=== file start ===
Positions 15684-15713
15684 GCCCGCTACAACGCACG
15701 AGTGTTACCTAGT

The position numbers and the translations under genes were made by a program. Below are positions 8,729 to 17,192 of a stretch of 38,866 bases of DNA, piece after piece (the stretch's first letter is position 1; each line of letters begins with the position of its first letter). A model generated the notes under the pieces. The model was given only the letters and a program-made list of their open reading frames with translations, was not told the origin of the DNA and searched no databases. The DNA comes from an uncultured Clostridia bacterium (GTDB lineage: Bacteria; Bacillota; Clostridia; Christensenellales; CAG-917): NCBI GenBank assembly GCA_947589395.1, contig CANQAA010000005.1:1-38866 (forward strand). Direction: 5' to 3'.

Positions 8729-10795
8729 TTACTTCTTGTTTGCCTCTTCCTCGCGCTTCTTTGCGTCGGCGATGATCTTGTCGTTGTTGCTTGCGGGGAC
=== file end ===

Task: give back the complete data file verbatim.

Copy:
Positions 15684-15713
15684 GCCCGCTACAACGCACG
15701 AGTGTTACCTAGT

The position numbers and the translations under genes were made by a program. Below are positions 8,729 to 17,192 of a stretch of 38,866 bases of DNA, piece after piece (the stretch's first letter is position 1; each line of letters begins with the position of its first letter). A model generated the notes under the pieces. The model was given only the letters and a program-made list of their open reading frames with translations, was not told the origin of the DNA and searched no databases. The DNA comes from an uncultured Clostridia bacterium (GTDB lineage: Bacteria; Bacillota; Clostridia; Christensenellales; CAG-917): NCBI GenBank assembly GCA_947589395.1, contig CANQAA010000005.1:1-38866 (forward strand). Direction: 5' to 3'.

Positions 8729-10795
8729 TTACTTCTTGTTTGCCTCTTCCTCGCGCTTCTTTGCGTCGGCGATGATCTTGTCGTTGTTGCTTGCGGGGAC